However, its construction processes are marked by a historical and topographic evolution. Going through numerous changes and circumstances that make us say that the Alcazaba is a work with a life of its own.
A must for a walk and learn part of the history of Malaga.

Paradores in Spain. Parador de Leon

The convent of San Marcos is one of the great architectural jewels of the Spanish city of León along with the cathedral, the basilica of San Isidoro and the Casa Botines. Today it is converted into a Spanish tourist parador, as well as a consecrated church and, formerly, Museum of León, being one of the most important monuments of the Spanish Renaissance.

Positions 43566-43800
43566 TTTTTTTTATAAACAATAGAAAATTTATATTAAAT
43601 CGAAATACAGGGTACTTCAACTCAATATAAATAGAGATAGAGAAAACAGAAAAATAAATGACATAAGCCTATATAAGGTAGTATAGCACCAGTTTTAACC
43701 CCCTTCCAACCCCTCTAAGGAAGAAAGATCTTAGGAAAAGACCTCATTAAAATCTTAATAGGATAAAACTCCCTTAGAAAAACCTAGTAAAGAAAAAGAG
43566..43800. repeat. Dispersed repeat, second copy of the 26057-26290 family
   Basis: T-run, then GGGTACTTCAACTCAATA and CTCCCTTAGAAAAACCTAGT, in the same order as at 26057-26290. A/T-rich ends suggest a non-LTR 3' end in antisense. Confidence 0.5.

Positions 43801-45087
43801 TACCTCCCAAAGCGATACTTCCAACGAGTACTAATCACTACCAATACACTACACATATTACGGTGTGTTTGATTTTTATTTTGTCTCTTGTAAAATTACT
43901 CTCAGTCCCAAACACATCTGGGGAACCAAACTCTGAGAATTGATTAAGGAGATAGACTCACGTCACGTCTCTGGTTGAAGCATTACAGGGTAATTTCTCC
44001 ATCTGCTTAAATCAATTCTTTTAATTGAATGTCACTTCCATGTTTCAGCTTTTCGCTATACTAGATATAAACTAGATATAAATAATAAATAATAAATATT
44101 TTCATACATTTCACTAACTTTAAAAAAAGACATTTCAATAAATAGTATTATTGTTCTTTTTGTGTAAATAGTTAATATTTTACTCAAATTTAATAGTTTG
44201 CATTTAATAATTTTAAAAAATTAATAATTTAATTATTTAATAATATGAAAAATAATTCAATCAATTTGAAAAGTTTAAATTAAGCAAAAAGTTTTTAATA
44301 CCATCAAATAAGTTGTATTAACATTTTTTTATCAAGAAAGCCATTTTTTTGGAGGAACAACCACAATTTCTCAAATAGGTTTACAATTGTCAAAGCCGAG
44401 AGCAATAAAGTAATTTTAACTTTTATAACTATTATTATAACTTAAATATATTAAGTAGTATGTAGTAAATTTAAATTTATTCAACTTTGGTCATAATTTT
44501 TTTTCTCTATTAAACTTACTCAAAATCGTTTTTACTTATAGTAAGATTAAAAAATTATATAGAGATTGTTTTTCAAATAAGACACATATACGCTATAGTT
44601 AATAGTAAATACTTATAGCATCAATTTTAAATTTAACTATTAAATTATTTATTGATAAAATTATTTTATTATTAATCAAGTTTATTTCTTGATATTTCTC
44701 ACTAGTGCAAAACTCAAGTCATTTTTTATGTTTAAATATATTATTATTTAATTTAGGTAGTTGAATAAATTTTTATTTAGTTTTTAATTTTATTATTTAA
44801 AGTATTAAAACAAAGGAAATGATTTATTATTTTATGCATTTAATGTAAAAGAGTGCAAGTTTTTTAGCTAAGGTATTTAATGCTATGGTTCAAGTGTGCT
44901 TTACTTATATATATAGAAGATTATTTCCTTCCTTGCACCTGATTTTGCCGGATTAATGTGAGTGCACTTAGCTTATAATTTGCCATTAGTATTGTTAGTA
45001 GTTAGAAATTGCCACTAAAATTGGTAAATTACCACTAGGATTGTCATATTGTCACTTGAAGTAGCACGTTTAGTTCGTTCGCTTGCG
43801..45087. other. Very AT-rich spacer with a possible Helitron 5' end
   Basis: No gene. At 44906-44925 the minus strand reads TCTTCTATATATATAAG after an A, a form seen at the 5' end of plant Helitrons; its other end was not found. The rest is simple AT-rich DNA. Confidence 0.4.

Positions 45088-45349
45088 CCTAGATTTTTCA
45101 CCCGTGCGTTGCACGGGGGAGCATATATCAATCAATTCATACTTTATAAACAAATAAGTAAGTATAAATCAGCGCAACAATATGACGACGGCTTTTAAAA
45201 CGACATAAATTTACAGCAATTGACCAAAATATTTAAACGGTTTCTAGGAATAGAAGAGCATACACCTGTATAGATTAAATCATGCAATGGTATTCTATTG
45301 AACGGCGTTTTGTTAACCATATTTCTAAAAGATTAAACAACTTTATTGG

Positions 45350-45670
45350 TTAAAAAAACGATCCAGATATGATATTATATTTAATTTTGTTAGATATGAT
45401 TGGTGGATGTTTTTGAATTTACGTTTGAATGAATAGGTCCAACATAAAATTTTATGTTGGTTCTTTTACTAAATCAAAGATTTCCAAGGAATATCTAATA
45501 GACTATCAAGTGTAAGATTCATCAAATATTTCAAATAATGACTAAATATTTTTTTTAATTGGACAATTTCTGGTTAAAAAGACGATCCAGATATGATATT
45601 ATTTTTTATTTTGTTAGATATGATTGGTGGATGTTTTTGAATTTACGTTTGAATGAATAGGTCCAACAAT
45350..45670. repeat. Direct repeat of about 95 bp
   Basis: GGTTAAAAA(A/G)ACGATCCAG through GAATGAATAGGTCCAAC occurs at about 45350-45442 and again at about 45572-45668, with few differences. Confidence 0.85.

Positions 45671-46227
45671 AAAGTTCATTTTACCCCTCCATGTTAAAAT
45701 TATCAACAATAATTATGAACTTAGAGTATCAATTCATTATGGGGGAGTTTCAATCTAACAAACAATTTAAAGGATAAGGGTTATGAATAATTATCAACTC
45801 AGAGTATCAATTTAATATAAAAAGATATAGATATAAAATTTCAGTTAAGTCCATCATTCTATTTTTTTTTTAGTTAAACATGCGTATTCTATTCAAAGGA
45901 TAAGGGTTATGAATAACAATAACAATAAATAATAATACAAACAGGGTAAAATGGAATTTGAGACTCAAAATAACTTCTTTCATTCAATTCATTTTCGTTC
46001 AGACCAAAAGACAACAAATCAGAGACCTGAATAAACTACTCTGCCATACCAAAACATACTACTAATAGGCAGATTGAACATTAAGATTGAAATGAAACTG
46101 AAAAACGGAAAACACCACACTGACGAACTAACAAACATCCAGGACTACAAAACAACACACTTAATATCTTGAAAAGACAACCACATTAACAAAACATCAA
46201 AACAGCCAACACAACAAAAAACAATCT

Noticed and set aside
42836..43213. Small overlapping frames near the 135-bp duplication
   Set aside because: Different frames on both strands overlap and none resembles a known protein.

Rooms at the Parador León are located in the original building.
After the last renovation, the hotel complex has 51 rooms and various meeting rooms.
Enjoy the possibility of spending the night in a medieval building with all the comforts …
A really beautiful place to visit during your stay in Spain

Maria Luisa Park in Sevilla

María Luisa Park is the first urban park in Seville (Andalusia, Spain) and one of its green lungs.
In 1983 it was declared an Asset of Cultural Interest in the category of Historic Garden.
It was inaugurated on April 18, 1914 as the Infanta María Luisa Fernanda urban park.
These spaces, which were originally part of the private gardens of the San Telmo Palace, were donated in 1893 by the Infanta María Luisa Fernanda de Borbón, wife of the Duke of Montpensier, to the city.
The squares of Spain and America , built for the Ibero-American Exposition of 1929, are integrated into the park  like a public garden and constitute one of the main attractions.